What will be a “perfect storm” for mortgage lenders?

Development finance facing testing time

What will be a “perfect storm” for mortgage lenders?

Figures from the Bank of England have highlighted a sharp slowdown in new mortgage lending as the economy has slowed.

Approvals for house purchases, an indicator of future borrowing, have also fallen, down to below its pre-pandemic average. 

However, Chris Gardner (pictured), joint chief executive of Atelier, noted that less obvious is the affordability impact of high inflation, which will limit the amount that those who do want a mortgage can borrow.

“Mortgage lenders’ affordability calculations use ONS inflation data to work out what a prospective borrower's monthly outgoings will be,” Gardner said. He explained that these figures are now being revised every month as the cost-of-living soars, and Gardner added that this is starting to eat into the amount even borrowers with a flawless credit score and a good income can borrow.

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According to Gardner, younger people, first-time buyers and families will be impacted the most by current economic circumstances.

He explained that buyers try to stretch their finances the furthest they can go when purchasing a property, however given the economic condition of the market, he said there is now more to consider when assessing finances than there was in the past. 

“Purchases are sensitive to economic change, as such the process is now more delicate. Labour costs have been on the rise, which is resulting in increased costs for the marketplace - people are currently able to get less for their money than before,” Gardner outlined.

Impact on development finance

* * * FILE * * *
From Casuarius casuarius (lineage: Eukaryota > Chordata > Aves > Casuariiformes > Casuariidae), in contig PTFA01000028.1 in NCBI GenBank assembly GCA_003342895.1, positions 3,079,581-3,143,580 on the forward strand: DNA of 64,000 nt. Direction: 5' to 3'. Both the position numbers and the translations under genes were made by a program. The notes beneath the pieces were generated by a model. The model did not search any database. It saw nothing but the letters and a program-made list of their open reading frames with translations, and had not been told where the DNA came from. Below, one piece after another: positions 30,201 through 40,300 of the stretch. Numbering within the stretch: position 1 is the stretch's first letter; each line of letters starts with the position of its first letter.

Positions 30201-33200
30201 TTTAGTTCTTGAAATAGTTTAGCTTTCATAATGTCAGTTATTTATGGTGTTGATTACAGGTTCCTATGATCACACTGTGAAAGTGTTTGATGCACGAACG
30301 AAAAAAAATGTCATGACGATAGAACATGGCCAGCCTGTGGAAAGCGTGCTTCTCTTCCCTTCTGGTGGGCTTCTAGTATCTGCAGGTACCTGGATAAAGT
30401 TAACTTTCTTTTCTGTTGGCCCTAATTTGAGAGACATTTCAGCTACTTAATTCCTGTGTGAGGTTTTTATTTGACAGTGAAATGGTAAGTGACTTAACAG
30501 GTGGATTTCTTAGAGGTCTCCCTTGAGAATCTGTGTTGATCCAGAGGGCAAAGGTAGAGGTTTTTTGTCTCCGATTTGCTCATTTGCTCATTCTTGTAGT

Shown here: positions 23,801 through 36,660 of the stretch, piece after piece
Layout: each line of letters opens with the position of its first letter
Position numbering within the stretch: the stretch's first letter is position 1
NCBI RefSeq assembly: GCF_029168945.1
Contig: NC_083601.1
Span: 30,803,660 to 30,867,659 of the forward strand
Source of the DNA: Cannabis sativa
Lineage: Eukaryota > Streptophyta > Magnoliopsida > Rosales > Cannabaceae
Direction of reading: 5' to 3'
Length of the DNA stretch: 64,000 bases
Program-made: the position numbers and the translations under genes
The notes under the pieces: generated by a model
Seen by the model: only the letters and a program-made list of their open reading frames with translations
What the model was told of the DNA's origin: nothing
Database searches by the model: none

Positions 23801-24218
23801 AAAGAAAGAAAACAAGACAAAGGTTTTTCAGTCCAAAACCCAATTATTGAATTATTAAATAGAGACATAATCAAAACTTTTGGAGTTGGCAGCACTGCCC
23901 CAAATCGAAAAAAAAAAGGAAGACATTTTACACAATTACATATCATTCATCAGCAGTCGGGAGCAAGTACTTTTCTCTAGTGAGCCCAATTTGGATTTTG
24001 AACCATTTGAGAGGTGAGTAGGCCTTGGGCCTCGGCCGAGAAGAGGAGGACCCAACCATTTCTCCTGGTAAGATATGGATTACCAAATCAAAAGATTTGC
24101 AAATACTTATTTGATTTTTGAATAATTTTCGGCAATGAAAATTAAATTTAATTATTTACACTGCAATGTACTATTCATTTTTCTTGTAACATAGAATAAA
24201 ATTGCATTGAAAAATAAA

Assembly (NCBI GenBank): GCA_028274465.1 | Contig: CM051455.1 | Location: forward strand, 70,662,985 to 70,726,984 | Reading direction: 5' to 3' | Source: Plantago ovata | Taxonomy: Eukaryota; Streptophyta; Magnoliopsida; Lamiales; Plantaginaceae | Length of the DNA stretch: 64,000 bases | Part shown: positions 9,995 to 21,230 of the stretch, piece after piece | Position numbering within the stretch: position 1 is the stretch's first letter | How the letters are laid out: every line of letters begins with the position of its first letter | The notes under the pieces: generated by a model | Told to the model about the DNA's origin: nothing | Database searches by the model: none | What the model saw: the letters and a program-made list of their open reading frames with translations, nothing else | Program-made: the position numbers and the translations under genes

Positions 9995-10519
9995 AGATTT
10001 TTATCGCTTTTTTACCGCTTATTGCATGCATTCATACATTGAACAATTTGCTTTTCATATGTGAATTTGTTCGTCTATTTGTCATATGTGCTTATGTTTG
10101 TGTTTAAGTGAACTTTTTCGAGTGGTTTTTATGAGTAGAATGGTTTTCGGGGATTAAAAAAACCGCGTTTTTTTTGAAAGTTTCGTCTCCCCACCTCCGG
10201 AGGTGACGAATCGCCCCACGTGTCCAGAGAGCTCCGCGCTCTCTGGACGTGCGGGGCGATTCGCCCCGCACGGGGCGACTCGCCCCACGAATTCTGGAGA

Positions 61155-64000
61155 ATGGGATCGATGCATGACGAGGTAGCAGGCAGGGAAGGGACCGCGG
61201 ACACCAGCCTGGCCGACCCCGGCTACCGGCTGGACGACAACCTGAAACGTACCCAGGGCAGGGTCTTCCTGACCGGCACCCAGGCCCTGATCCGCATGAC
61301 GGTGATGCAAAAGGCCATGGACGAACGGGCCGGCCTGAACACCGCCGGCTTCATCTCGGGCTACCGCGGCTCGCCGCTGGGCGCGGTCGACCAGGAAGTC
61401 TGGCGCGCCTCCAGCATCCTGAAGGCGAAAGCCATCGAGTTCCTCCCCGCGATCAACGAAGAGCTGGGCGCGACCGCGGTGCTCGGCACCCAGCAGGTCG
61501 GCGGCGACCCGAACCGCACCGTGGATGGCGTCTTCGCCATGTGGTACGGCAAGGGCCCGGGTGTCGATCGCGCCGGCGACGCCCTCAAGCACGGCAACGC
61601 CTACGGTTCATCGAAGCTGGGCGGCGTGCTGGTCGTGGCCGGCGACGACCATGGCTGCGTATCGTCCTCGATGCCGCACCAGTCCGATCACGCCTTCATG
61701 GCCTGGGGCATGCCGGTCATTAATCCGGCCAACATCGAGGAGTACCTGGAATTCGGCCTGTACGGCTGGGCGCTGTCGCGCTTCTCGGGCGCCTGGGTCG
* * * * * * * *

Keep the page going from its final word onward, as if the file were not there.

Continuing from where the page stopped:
Gardner argued inflation’s impact will more than outweigh the boost gained through withdrawing the mortgage affordability test and noted that some tough times lie ahead for lenders.

“Inflation has had a large impact on development finance - customers have been more hesitant and there is a resulting backlash on developers,” he said.

Once costs reach a certain level, he said it will not be worthwhile for builders to continue construction, as the costs outweigh their profit margins.

“This is a big concern for developers, as the builders who do choose to remain in the market will drastically increase costs due to their own expenses, as well as availability within the industry,” Gardner added.

He added that with the increase in energy bills, customers have been demanding greener properties, which he noted is something developers have been keen to incorporate into their builds. However, Gardner explained that installing items such as solar panels and electric car charging ports is not cheap, and, as such, this is a key concern for the market as construction costs continue to rise.

Brighter outlook

“However, looking to the future of the market, I believe that it is in a good place regardless of the economic conditions,” Gardner said.

With the latest changes to stamp duty revealed by the government in the mini budget, and the stamp duty holiday still fresh in the minds of many, some experts expect the announcement to have a similar impact on house prices.

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“I believe the market will remain stable, I do not expect a crash as the market is reliable and robust,” he added.

Gardner does expect the market to struggle with supply going forward, however, as it is currently, but he does not think there will be any major corrections enacted to resolve the issues there. He also expects to see the focus on energy efficiency continue going forward, and for more green properties to be built.

“The government will drive demand - greener housing could be the next big surge in the housing market,” he concluded.